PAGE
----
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Detraining: Definition and Examples

What is Detraining?

Detraining is the partial or complete loss of training adaptations (e.g., strength and muscle mass) in response to taking time off training or reducing the training volume and intensity. The extent depends on how much time someone takes off training and the person’s nutritional habits. Athletes can reverse detraining once they return to structured training and eating, usually within weeks or months.

A Deeper Look at Detraining

The body adapts to the type, intensity, and volume of training. For instance, if someone runs a lot, they build cardiovascular capacity; if they do barbell training, they build strength and muscle.

How quickly adaptations occur depends on many factors, including the trainee’s genetics, experience, nutrition, recovery, and effort. 

However, when athletes stop training due to injury, illness, or other reasons, they lose the previously gained fitness adaptation—endurance, strength, power, and muscle mass decrease. 

This process makes sense from a physiological standpoint because the body adapts to physical stress. When that stress decreases or disappears, the body no longer has a reason to maintain these adaptations.

How Long Does Detraining Take?

First, the good news is that a few days of not training don’t seem to impact fitness adaptations. 

Two or more weeks of not training might also not impact fitness, particularly for strength and muscle mass. In one study on teenagers (average age 16), three weeks of detraining following a block of training (daily undulating periodization) didn’t result in any strength or muscle losses.

That said, some research from Chen et al. suggests that two or more weeks of detraining reduces cardiopulmonary functions (the body’s ability to deliver oxygen to tissues) in endurance athletes.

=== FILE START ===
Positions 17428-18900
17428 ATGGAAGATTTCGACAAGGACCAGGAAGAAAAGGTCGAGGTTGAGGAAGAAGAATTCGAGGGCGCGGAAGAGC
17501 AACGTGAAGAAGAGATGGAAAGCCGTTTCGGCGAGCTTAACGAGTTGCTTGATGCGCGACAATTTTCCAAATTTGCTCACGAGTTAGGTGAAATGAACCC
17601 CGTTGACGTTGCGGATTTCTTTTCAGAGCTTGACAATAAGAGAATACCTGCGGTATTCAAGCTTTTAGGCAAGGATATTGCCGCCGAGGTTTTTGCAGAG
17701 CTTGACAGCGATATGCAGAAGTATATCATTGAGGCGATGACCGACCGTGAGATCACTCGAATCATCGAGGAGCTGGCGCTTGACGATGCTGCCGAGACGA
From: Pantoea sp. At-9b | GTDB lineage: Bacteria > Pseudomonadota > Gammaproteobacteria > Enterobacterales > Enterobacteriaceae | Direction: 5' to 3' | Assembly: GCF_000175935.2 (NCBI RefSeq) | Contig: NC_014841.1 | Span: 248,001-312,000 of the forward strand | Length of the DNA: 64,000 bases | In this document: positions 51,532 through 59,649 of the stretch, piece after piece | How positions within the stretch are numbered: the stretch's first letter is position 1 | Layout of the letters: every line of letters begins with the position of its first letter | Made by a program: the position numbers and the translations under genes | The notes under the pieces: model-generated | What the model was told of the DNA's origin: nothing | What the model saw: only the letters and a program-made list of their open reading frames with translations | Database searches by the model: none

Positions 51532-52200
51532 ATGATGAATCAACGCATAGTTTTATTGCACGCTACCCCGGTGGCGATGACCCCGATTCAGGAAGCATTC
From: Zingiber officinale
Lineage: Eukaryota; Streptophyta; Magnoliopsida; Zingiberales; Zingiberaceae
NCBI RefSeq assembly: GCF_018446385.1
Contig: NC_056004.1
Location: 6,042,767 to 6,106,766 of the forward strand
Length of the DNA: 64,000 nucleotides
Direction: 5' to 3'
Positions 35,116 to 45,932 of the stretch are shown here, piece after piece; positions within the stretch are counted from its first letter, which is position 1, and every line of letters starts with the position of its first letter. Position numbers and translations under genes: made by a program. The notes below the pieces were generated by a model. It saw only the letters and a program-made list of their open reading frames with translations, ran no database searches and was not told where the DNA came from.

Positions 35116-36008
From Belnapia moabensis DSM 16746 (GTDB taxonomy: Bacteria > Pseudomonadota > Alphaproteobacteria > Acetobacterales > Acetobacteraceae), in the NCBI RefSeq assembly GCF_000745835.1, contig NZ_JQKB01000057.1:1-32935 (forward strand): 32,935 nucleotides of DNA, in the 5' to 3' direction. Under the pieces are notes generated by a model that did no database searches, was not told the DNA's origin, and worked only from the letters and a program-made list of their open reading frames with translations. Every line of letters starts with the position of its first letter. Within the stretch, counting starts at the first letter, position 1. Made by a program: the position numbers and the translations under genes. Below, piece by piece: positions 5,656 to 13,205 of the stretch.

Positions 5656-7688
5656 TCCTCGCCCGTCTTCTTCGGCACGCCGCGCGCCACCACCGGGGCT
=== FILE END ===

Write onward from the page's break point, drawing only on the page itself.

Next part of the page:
Beyond that, time spent away from working out will result in detraining. Factors that may influence this include:

  • Nutrition – does the athlete eat enough calories to support body weight and enough protein for muscle tissue (vital for holding onto muscle)
  • Sleep – poor sleep is linked to increased protein breakdown (i.e., loss of lean tissue, such as muscle)
  • Activity – being active during the day but not doing any structured training is still better than if a person is completely inactive (e.g., spending all the time in bed)


1. Are the effects of detraining the same for everyone?

The effects of detraining differ between individuals, depending on the athlete’s fitness level, experience, physical activity outside of structured training, nutrition, and sleep.

2. What physiological changes occur during detraining?

Detraining is specific to the athlete’s adaptations, which means it’s different for everyone. However, some general changes include a reduction in VO2 max, loss of muscle (and glycogen storage capacity), body fat gains, and a decrease in insulin sensitivity.

3. How can athletes minimize the effects of detraining?

The best way to minimize detraining is to continue doing structured training instead of stopping completely. Additionally, being more physically active during the day and eating enough protein (at least 0.7 grams/lb) can also help.

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